Sarah Manning: Staple of Alpharetta history turns 100



ALPHARETTA, Ga. – The Manning name is a big part of Alpharetta history.

Manning Oaks Elementary School is named after the family, and the Lewis-Manning home is listed as a national historic site.

Sim Manning was mayor back in 1948 and was editor of the local paper at the time, the North Fulton Press. But as the saying goes, behind every great man there is a great woman.

For the Manning family, that woman is Sarah Payne Manning, who celebrated turning 100 years old on Sunday, Oct. 7.

About 200 family and friends came to honor the centenarian at the five-bedroom Queen Anne-style Manning home, 40 Cumming Street in Alpharetta.

“I can’t believe so many people are coming,” she said.

Her daughter, Susan Niolon, 66, disagreed.

“We knew this would be a big event. It’s not every day someone as wonderful as my mother turns 100,” Niolon said.

Manning and her late husband Sim were married in 1932 and raised their three children at the Lewis-Manning home near downtown Alpharetta. As she reflected on her 100 years, she smiled.

“I’ve lived here for almost 60 years,” said Manning, who was born in Duluth. “Alpharetta is my home.”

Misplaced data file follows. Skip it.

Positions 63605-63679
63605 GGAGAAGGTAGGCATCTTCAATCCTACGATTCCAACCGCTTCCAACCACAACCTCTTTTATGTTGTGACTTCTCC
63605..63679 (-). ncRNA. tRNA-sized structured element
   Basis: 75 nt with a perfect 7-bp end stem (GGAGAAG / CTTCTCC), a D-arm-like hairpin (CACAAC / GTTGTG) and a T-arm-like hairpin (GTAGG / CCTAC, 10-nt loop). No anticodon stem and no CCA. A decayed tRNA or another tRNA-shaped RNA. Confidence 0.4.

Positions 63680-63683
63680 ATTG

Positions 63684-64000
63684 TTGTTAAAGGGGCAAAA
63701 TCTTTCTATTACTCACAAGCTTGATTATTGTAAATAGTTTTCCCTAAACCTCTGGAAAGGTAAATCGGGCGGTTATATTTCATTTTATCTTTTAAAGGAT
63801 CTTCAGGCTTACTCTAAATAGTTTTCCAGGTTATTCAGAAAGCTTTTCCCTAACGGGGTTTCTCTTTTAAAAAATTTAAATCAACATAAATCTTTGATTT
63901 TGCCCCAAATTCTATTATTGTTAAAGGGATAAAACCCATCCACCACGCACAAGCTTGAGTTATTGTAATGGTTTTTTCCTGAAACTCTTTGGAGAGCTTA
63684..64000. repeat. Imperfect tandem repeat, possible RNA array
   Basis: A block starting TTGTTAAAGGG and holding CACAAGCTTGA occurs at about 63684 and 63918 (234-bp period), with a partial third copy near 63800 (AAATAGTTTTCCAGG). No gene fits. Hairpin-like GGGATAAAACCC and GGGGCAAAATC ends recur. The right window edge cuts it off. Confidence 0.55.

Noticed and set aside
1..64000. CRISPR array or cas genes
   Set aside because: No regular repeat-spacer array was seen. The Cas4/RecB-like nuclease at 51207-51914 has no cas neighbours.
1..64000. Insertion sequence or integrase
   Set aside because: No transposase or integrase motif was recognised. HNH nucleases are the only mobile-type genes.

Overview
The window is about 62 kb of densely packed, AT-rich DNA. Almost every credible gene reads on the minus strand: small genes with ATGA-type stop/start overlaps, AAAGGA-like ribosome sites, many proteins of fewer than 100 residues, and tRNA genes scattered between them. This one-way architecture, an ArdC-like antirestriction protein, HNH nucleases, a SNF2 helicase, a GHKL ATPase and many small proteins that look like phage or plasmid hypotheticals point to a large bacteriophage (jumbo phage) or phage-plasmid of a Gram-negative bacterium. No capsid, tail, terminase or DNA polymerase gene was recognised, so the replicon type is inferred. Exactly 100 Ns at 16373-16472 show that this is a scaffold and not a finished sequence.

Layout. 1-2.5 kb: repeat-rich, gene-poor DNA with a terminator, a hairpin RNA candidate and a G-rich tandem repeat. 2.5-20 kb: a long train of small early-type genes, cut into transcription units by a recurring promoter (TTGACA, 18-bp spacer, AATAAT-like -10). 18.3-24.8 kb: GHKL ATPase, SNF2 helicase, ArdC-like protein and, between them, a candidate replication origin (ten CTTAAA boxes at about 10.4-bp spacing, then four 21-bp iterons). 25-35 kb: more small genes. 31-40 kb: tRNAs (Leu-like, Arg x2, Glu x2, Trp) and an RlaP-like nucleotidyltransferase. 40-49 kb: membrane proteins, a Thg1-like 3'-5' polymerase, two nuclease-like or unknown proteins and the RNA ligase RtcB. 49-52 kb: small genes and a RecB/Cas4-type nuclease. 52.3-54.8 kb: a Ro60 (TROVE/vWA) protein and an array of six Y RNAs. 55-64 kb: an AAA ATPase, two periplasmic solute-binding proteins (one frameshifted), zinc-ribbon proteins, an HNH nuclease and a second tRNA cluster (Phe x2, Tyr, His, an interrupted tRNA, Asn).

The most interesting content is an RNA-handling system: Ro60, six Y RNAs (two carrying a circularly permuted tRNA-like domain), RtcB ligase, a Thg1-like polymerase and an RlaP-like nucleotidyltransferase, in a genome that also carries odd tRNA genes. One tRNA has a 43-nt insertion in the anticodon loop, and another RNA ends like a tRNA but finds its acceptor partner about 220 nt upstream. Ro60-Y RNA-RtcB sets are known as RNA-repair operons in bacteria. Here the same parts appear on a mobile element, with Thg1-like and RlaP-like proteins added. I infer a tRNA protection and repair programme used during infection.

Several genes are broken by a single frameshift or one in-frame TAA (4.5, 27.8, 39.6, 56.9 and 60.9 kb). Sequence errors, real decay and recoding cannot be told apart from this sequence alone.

She lived through and survived the Great Depression, and she supported her husband’s efforts to help grow Alpharetta into the city of today.

“My husband would love to see Alpharetta now,” she said. “He would be so proud. I remember when we first lived here. There was only one or two paved roads. The rest were dirt.”

Manning was a teacher at Alpharetta Elementary School, retiring in 1975.

“I have been retired now longer than I worked,” she said with a smile. “But I loved teaching. I loved the children.”

That love is obvious as she watches her great-grandchildren playing among the white-clothed tables and floating white balloons in her yard, decorated to celebrate her 100th birthday. Manning watched as the children played and peeked into The Varsity’s catering trailer.

“I knew this would be a great party when she said she wanted The Varsity to cater,” her daughter, Niolon said, as her mother nodded in agreement. “This party is to honor her, to celebrate a great woman who has lived a wonderful life.”

When asked what it felt like to be the matriarch of the Manning family, the centenarian grew humble.

“I wouldn’t call me that,” she said. “There are five generations of family now and I am the oldest, but I’m certainly not in charge.”

Her children, all in their late 60s and 70s, said their mother is a “strong woman.”

Though Manning has faced a few medical difficulties and now resides at an assisted living home in Cumming, she expects to return home soon.

“She is a great mother,” Niolon said. “She never interferes in our lives, and never gives her opinion unless she’s asked.”

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